The Beaver state, Mizzou's offensive evolution, more mailbag
Ask and ye shall receive.
My pieces on
I'll acknowledge a lack of Beaver State coverage, but there's a reason: If I'm handing out grades for spring game performances, I'm giving Oregon and Oregon State incompletes.
That's not to say the Ducks and Beavers won't contend in the Pac-10 this fall -- in fact, the teams checked in at No. 8 and No. 18, respectively, in
Oregon State's defense, which returns just three starters, looked great in the spring game, picking off five passes and recovering two fumbles. Junior tackle
With the Rodgers brothers out, Darrell Catchings starred for the Beavers this spring, catching 16 balls for 454 yards and four touchdowns in the scrimmages and erasing any doubts about which receiver will line up opposite James Rodgers this season. He could break out, but it's still too soon to put him in Sammie Stroughter's class. At the very least, Catchings should serve the Beavers well as a downfield threat who will open up the middle of the field for Jacquizz, the reigning Pac-10 Offensive Player of the Year, and take pressure off James on his trademark fly sweeps.
We just didn't get to see any of that this spring.
The Ducks, meanwhile, are a serious work-in-progress. The offensive line must replace NFL-bound center
These are two intriguing, but hard-to-read teams. It'll take some time, as
It's unlikely we'll see that level of ineptitude this season, but these Tigers still resemble a
The question for Tigers fans is: Will Gabbert end up more closely resembling
By the way, before you branded me as hypocritical or a Mizzou hater, remember the Tigers' spring differed greatly from Oregon's and Oregon State's because the Ducks and Beaves have well-defined cores, while we simply don't know what to expect from the Tigers. They could go 4-8, they could go 8-4.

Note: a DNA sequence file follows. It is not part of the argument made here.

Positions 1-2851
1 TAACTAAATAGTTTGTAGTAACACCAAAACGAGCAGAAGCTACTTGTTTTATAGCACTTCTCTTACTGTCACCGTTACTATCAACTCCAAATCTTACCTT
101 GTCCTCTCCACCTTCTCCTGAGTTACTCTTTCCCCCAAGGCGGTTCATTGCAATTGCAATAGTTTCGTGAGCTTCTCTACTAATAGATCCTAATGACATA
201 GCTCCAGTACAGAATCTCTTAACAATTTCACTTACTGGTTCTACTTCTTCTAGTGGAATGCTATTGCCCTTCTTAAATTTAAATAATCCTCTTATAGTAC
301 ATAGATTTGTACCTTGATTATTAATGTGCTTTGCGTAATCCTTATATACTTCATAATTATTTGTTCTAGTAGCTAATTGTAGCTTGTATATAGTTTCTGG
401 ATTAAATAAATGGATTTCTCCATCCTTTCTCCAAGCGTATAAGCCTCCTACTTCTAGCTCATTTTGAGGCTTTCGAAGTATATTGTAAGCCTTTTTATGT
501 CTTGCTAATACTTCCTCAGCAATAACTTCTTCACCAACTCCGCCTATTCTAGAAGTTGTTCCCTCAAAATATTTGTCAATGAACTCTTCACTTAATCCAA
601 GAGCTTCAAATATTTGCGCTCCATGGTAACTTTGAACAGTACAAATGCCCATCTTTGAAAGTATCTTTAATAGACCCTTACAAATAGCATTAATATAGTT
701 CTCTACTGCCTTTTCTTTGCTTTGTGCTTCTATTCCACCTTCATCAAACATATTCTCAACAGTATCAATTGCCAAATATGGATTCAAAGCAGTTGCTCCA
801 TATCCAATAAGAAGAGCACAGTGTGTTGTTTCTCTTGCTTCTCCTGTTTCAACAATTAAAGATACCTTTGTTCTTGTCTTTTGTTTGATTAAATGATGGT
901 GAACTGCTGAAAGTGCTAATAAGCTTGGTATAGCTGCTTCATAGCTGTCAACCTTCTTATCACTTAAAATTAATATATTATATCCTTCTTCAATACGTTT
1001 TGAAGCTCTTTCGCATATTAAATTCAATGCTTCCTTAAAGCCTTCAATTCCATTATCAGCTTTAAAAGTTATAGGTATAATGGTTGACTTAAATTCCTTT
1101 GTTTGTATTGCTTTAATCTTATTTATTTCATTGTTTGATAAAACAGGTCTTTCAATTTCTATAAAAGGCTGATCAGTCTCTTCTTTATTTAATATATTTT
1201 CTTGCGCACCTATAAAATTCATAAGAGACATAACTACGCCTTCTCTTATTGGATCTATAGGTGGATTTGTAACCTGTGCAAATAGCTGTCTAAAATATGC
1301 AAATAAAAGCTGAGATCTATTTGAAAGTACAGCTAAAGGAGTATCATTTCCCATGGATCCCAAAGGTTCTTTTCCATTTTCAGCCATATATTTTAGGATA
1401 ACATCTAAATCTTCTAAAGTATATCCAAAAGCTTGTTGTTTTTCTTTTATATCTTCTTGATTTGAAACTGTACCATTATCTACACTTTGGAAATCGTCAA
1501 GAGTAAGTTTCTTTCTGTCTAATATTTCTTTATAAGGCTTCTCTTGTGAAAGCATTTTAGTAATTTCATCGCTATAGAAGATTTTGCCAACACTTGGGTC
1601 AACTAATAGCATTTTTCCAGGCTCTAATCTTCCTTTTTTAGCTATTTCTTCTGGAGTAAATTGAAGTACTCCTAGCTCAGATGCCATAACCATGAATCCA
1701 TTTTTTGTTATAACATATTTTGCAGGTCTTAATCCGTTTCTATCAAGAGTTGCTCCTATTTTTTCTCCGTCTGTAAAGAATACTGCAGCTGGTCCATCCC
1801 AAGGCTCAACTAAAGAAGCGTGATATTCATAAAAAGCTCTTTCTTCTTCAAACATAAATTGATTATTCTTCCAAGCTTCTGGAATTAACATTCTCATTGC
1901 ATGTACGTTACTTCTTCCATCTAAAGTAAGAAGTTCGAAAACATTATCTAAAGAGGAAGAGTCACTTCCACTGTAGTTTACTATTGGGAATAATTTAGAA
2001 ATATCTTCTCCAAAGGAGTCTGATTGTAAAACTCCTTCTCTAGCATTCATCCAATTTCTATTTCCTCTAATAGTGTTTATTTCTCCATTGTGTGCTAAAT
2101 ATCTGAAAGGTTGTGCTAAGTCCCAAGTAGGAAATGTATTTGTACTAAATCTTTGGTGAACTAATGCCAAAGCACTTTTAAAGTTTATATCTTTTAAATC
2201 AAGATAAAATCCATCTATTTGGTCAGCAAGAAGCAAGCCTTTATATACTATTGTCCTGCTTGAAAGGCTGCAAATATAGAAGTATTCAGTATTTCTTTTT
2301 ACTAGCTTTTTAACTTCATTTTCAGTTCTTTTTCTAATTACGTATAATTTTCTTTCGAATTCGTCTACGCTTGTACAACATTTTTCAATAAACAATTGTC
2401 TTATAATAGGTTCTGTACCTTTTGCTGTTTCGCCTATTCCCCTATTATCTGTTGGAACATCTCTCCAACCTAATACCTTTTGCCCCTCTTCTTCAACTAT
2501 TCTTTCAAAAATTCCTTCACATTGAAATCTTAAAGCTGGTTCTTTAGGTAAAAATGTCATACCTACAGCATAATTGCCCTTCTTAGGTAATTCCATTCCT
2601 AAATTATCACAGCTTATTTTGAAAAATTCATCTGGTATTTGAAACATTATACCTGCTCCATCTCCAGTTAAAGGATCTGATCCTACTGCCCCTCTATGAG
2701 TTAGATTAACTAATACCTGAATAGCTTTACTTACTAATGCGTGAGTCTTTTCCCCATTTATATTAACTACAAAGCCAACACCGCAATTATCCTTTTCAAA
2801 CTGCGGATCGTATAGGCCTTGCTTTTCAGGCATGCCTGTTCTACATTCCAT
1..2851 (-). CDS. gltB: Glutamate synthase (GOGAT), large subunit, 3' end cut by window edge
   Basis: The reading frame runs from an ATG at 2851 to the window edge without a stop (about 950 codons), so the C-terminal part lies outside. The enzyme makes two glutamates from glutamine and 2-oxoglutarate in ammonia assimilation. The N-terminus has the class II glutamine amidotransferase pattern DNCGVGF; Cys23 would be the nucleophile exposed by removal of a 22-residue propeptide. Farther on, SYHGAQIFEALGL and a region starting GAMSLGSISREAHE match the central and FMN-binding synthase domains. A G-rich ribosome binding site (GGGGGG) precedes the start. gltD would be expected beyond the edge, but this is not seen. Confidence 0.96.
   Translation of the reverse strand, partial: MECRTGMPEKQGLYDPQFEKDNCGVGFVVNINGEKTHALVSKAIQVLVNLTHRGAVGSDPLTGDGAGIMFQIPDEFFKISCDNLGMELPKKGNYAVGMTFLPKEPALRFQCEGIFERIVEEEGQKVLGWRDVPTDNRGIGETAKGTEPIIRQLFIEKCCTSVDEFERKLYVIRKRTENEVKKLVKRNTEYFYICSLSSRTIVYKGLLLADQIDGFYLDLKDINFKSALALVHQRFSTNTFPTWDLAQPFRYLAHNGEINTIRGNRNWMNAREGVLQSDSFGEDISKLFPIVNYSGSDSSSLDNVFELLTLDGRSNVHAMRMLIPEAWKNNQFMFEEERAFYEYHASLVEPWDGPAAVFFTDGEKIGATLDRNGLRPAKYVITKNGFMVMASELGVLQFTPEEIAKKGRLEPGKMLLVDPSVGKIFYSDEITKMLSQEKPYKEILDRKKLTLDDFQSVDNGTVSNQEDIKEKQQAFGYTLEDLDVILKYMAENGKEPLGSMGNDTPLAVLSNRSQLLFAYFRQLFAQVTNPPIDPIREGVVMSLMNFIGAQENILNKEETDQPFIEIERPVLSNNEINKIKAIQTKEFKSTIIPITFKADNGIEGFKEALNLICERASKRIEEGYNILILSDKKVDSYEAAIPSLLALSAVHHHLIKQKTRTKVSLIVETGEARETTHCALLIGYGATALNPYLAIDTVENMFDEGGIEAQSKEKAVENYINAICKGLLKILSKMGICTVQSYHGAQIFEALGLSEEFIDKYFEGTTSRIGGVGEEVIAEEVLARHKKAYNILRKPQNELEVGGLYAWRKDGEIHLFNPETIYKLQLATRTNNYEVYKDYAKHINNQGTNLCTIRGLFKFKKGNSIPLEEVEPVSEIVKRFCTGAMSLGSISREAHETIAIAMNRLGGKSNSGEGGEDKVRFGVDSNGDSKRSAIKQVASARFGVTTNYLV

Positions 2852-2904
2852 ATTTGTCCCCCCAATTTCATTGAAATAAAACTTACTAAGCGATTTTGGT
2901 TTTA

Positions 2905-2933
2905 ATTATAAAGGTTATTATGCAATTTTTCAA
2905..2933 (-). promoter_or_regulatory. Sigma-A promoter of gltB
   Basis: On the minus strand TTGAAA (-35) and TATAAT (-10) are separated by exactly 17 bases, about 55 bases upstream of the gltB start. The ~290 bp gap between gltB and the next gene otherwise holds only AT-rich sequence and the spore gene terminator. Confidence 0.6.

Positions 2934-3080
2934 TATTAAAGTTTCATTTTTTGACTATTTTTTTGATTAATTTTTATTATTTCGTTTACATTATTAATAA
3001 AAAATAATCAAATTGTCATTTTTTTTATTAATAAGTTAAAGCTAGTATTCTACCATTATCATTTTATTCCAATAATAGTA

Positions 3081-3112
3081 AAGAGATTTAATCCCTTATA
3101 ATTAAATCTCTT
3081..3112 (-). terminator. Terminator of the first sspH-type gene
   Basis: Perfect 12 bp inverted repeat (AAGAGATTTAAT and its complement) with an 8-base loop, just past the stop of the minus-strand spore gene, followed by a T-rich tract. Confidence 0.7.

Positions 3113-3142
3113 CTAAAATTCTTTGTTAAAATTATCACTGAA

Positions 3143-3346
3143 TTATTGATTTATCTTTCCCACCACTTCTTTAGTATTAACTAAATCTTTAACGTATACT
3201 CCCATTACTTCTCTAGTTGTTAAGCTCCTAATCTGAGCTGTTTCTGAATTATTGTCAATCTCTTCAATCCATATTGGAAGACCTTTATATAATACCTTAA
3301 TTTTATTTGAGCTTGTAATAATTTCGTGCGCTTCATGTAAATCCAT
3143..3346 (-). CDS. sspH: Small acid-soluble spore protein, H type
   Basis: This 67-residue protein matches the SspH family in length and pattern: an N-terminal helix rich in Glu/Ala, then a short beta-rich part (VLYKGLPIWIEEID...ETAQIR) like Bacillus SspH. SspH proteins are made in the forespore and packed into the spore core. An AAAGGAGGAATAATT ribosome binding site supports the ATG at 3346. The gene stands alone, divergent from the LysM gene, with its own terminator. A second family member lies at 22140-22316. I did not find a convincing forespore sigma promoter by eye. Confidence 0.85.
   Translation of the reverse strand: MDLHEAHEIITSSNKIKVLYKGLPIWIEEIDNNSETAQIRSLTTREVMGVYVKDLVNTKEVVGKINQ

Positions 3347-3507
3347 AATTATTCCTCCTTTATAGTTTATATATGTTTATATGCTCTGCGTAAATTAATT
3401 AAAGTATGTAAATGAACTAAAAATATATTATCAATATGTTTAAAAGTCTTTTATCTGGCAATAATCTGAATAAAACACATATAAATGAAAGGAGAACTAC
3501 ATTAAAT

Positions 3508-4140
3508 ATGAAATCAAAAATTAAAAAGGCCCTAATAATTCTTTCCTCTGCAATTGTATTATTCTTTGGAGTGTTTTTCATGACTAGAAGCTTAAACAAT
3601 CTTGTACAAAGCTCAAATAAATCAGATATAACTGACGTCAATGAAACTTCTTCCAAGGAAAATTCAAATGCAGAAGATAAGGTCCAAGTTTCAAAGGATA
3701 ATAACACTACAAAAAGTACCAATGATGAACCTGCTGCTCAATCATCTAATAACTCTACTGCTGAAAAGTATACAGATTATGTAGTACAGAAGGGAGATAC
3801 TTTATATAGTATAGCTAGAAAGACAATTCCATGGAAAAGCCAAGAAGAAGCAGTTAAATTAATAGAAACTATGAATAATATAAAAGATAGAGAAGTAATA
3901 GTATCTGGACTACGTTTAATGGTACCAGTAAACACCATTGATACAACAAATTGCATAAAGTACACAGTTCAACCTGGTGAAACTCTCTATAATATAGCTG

Petrino hasn't formally named Mallett the starter over
As for whether Mallett can lead the Razorbacks to a BCS game, however ...
Thanks for the tip, Jeff. I really can't believe more teams aren't using these. Helmet cams give coaches an invaluable first-hand look at exactly what the QB sees as he goes through his progressions and at what he sees developing down field. It's a pretty simple concept and I wouldn't be surprised to see other teams implement it.
It is, however, a little ironic that Hawkins is using technology to aid his program, but closed practices 10 days into spring after ripping fans for posting too much information on blogs and message boards. It's the nature of the beast because after all ... It's Division I football. ... It's the Big 12. ... It's not intramurals. Sorry, couldn't resist.
As far as those QB tapes go, you have to think there's at least one Hawkins rant on there that could find its way onto YouTube. No coach has a bigger propensity to shoot from the hip, and candid camera Hawkins is the stuff of pay-per-view dreams. I know I'd pay $59.99 to see
You mean first-team All-America Taylor Mays? I'm going to act like you didn't ask that question.